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Wine Facts

While there is evidence that Australia first planted grapes back in 1791, it wasn’t until the 1820’s that early set established vineyards in New South Wales, Western Australia and finally in South Australia. Australia had no native grape varieties suitable for wine-making. grapes were imported from Europe and much the wine produced was shipped back to the United Kingdom.

The gold rush of the 1850’s brought many prospectors to Australia and shortly thereafter their industry began to flourish. Exports of Australian wines to England increased dramatically during the period 1863-85. The early 1900’s saw the establishment of larger corporations like Mc Williams and soon after them, Penfolds and Seppelt. After the First World War, vines were planted in various soldier settlements which temporarily increased production.

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Overproduction, and consequently lower prices for some grape varieties, meant that some vineyards couldn't compete and many vineyards lapsed. In 1925, the British government allowed preferential duty for Empire wines, which meant that Australia could economically export fortified this further stimulated the industry.

During World War Two, exports to Britain practically ceased but resumed on a smaller scale after the war. By the 1950s, the wine industry was thriving in Australia, with South Australia center of production. The end of the Second World War saw an influx of European immigrants, bringing new skills in wine production. As new techniques were introduced and developed, and as Australians gained a taste for the newer, finer wines, wine consumption in Australia grew rapidly.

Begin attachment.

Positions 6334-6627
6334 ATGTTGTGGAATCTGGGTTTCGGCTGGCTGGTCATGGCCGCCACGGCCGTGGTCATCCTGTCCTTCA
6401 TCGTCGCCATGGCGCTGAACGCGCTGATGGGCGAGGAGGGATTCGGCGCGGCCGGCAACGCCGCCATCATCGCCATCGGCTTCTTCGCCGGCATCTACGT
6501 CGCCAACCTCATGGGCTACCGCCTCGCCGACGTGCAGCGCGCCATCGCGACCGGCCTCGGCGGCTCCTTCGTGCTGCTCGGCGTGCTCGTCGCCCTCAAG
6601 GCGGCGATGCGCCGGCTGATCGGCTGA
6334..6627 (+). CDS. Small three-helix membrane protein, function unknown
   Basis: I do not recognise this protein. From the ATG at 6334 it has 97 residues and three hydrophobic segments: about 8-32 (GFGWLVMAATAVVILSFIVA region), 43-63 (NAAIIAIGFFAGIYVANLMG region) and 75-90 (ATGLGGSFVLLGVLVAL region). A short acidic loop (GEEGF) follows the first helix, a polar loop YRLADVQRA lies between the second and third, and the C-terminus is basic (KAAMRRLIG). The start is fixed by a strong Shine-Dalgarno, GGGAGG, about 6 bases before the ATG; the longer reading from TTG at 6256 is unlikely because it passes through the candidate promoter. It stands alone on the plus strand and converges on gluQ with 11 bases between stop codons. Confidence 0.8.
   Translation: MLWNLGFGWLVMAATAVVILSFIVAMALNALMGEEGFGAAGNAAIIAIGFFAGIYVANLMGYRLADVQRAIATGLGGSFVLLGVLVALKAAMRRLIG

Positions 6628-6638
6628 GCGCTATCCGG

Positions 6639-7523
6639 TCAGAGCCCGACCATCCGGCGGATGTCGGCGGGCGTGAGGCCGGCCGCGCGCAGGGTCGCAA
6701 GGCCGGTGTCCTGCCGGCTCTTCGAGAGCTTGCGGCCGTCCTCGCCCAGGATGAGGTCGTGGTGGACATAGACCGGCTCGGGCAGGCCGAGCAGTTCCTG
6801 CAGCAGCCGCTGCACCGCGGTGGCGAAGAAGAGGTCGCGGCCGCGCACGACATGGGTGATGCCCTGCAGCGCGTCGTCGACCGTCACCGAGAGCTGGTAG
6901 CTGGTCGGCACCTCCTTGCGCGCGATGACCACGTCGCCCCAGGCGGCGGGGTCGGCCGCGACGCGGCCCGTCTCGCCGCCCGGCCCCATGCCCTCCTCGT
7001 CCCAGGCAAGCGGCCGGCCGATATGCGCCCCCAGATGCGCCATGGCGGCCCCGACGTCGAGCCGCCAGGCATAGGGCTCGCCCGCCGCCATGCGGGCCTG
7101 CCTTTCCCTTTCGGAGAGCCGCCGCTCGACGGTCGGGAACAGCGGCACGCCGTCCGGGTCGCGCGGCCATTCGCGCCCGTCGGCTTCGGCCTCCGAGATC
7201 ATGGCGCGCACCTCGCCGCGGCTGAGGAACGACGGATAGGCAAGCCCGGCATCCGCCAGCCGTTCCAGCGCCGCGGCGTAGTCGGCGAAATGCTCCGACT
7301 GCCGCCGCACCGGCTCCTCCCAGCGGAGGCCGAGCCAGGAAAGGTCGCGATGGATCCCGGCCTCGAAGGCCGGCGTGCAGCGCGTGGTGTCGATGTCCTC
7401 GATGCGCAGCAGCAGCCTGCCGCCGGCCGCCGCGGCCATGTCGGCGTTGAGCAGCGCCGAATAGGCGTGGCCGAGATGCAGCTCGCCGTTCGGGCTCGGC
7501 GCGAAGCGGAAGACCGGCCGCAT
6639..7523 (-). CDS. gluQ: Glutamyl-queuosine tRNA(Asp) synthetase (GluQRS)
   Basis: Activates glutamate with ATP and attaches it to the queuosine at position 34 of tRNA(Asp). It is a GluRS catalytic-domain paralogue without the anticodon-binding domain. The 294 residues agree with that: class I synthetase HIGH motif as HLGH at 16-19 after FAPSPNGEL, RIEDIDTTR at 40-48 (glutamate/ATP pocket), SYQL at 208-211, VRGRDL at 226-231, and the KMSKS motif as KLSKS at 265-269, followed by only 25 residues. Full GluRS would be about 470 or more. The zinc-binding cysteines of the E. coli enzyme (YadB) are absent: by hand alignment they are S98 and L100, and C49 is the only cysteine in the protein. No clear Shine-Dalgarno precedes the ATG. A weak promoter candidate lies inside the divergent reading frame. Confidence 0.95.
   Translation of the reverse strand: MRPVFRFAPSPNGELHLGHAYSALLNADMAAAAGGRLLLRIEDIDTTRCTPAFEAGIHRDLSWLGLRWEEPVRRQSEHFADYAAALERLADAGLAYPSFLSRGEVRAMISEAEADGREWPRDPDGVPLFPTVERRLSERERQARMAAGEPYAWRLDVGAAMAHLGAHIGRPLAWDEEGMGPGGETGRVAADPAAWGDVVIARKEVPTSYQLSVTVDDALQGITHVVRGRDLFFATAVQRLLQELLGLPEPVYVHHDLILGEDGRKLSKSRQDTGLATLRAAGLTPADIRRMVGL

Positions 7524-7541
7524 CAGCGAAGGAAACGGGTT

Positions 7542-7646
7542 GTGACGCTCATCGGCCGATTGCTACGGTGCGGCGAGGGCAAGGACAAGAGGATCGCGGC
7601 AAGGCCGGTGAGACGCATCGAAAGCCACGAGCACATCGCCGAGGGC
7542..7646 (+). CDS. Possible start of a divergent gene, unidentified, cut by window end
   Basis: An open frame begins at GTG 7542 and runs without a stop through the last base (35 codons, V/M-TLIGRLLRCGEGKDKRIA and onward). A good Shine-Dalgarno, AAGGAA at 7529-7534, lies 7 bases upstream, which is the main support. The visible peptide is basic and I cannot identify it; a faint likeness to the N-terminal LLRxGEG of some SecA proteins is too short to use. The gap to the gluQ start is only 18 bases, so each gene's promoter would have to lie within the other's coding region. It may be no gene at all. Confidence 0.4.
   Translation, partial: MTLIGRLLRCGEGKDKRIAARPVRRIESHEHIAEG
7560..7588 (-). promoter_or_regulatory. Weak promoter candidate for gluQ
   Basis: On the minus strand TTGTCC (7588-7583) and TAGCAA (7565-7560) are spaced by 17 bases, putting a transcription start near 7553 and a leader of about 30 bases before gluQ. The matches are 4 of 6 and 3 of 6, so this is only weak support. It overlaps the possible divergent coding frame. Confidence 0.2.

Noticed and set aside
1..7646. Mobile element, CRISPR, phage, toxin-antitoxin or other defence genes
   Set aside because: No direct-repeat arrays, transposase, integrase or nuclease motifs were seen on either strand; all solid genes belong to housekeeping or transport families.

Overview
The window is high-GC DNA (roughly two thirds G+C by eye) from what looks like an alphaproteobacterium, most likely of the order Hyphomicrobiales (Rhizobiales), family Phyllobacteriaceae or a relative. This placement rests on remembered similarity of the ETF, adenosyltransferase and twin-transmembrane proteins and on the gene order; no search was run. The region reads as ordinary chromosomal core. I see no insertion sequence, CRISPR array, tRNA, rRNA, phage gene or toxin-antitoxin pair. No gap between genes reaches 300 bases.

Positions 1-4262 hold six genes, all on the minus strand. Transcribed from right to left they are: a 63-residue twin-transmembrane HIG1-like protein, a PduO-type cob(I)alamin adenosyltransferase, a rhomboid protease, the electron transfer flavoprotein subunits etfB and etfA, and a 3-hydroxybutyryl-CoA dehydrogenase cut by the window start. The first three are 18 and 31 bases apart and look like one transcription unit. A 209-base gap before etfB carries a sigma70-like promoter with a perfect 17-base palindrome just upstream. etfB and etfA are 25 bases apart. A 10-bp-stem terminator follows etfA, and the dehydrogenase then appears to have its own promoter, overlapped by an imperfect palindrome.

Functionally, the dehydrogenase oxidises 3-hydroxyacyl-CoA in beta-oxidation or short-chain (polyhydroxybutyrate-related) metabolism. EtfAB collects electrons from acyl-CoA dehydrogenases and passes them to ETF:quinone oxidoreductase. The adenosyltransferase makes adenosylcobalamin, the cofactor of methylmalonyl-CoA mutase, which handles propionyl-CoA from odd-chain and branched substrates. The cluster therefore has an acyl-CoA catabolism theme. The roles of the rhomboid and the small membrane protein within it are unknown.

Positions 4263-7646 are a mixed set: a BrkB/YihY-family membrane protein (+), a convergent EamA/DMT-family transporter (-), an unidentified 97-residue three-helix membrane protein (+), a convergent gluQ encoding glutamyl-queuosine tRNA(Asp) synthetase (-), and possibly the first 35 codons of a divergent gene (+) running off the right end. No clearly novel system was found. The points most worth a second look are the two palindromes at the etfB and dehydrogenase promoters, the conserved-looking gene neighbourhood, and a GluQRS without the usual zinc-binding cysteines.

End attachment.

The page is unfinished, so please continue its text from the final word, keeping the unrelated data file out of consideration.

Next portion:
From the mid-1970's on, Australia's love affair with wine has continued to grow. The industry is stronger than ever, employing thousands, many of whom have completed one of the viticulture courses offered at Australian educational institutions. Small boutique wineries have been established throughout Australia, often by retirees or people wanting to escape city life. Australia's wine industry has become more than just another industry it has become a lifestyle for many Australians and winery tours a must for tourists.

Australia is such a large country that almost every climate and soil type can be found. This means that they are able to produce all of the major wine types, from red to white, fortified (such as port), and sweet to sparkling wines.

It also has some of the oldest grape vines in the world. Many of Europe's established vineyards were destroyed in the 1800s with the only survivors being the vines brought to Australia.

Australia Wine Regions

Australia Wine Regions

Australia Wineries

Greenock Creek – Barossa, Australia

NEWBLOOD – Riverina, Australia

Nugan Estate – Riverina, Australia 

Rieslingfreak – South Australia

RL Buller – Rutherglen, Australia

Oliverhill – McLaren Vale, Australia

Tait – Barossa, Australia

Thistledown – Barossa & McLaren Vale, Australia

Water Wheel – Bendigo, Australia

Wildberry Estate – Margaret River, Australia